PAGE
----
By Maggie Buterbaugh
Elm Staff Writer
When people think about magic they usually imagine the fantastic world of Harry Potter or the whimsical characters from their childhood fairy tales. Some may not realize, though, that magic is performed right here at Washington College.
Junior Ian Flinn, majoring in psychology and clinical counseling, has found a way to combine his academics and personal interest in magic. Adam Goodheart, Hodson Trust-Griswold director of the Starr Center, has worked closely with Flinn.
He said, “I’ve known Ian since he was a first-semester freshman in my GRW course and, rather unexpectedly although very effectively, used magic in an oral presentation to the class about 17th-century Virginia. As this might suggest, he has a creative and unconventional attitude toward both his academic work and his longtime extracurricular interest in magic. I was intrigued when he approached me last fall to say that he wanted to explore that connection more deeply by undertaking an independent study on the history and psychology of magic.”
Flinn is also beginning to write a book, which he said will be titled “Conjuring Curiosity.” This project was inspired by his research and interest in the psychology and history of magic.
In regards to Flinn’s independent study, Goodheart said, “It started becoming clear that the history of magic in America intersects significantly with many of the major themes in our history: religion, the development mass culture, immigration, and race. I’m excited about the project not just for its own sake, but also because this is exactly the kind of creative, out-of-the-box thinking about ‘the American Experience’ that I would like the Starr Center to support.”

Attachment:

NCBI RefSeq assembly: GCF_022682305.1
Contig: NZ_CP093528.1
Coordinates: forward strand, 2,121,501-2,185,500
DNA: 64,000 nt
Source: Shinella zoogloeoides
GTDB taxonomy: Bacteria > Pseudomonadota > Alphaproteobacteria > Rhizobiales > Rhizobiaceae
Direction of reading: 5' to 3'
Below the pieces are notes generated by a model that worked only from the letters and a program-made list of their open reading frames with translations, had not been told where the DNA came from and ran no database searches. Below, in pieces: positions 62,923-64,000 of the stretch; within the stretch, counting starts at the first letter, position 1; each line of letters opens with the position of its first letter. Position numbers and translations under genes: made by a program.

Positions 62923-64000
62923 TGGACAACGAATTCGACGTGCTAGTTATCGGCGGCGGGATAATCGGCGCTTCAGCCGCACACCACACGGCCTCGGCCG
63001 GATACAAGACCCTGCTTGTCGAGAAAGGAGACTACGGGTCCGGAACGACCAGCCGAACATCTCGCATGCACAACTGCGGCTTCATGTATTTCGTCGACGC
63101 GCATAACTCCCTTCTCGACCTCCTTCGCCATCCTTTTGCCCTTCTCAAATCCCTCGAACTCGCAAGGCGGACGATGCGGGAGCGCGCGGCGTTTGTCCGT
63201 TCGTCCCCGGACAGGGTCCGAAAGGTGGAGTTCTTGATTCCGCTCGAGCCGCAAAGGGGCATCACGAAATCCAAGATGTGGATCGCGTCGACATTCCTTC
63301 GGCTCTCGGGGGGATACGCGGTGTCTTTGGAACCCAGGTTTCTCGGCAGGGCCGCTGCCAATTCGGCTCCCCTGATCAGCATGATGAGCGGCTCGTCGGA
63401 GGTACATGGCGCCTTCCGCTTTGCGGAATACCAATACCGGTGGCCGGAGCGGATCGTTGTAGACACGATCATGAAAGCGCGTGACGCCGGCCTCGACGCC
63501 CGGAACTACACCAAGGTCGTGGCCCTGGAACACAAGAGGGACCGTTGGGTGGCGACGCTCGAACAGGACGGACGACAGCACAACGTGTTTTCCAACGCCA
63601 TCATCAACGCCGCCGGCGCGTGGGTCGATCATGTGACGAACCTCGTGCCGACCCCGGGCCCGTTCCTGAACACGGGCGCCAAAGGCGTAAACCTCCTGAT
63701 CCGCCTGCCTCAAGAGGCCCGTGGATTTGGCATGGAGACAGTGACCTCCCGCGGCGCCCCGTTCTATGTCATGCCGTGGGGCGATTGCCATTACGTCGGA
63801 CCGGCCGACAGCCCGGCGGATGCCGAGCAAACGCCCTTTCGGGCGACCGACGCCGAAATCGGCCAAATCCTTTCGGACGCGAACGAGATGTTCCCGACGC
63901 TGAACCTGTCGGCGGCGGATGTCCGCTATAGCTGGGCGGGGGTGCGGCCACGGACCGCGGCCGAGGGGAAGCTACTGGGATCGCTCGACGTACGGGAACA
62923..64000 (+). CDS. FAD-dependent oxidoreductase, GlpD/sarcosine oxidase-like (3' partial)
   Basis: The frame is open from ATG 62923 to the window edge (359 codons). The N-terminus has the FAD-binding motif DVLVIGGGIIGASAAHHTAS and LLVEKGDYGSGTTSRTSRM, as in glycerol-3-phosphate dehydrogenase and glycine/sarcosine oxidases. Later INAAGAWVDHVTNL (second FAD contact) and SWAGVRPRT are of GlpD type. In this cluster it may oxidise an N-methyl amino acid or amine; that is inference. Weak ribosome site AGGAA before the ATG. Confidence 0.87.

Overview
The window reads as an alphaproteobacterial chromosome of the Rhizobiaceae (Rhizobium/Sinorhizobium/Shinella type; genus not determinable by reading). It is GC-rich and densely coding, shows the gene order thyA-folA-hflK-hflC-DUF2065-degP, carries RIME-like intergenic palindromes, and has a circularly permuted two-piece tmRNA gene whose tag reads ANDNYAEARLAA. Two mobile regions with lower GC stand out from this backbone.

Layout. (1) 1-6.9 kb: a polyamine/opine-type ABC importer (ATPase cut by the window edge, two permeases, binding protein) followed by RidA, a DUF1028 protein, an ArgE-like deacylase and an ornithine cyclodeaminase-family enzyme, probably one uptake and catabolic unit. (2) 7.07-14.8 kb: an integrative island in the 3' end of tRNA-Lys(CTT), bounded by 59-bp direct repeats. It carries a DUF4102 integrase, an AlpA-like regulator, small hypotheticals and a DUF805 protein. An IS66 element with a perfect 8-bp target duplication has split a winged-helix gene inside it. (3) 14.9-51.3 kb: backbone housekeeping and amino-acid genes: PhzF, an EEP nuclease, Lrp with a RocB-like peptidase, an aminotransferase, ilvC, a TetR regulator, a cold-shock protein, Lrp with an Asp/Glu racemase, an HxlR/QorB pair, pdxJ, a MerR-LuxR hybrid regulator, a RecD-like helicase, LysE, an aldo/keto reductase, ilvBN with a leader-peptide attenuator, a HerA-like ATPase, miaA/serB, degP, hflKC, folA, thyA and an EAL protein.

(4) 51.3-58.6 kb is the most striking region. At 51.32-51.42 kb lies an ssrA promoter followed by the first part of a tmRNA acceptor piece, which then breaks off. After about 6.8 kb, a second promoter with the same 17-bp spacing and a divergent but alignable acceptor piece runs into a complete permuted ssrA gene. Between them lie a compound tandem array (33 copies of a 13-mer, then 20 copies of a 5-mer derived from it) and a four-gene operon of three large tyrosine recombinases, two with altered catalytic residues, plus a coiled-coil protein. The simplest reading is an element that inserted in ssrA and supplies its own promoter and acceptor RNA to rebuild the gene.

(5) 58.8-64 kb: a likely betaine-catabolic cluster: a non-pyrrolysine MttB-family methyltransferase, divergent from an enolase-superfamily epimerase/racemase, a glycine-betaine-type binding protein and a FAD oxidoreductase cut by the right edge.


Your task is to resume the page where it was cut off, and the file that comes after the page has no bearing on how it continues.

Through his research, Flinn gained a new appreciation and perspective. He said, “It’s not all about the trick. Magic lets you find the possible in the seemingly impossible. In the reality of a messed up world, you can find hope in the simple things. It’s a dramatic art form that is based in the spectator’s mind.”
A friend of Flinn’s, junior Marcela Morales said, “Ian is open and willing to share his experiences and knowledge. He is willing to teach and has been known to give people tips and lessons and is also passionate and genuine. His personality isn’t just for show.”
Flinn believes magic can be connected to life lessons and self-esteem. He said, “Learning magic boosts confidence. Individuals believe in what they can accomplish. The more confident you are, the less you mess up.”
Flinn has performed parlor magic across the country and as a hobby for years. He revealed that his favorite form of magic is card tricks. He said, “I hope that magic is going to be a tool that I use in whatever job I have in the future.”
Flinn said that he isn’t nervous for his performance “Conjuring Curiosity: A Performance of Magic and Time Travel.” His biggest concern is the different environment. He has usually performed in smaller, more intimate settings, so Decker Theatre will be a change for him. He said, “The performance will have a Ted Talk-like feeling. It’s going to be a combination of lecture and visual performance. It’s not a kid’s magic show. It will be focused on more of an intellectual audience. Magic is not about the props. It is about how people experience the different parts of life.”
He explained that as people grow older, they loose their innocence and belief in the impossible and become more realistic. However, he said that within his research he learned that “throughout history the time period did not effect the overall enjoyment of the performance. People are naturally curious. They want to know how something that seems impossible can be achieved. Curiosity is the hook that magicians use when entertaining.”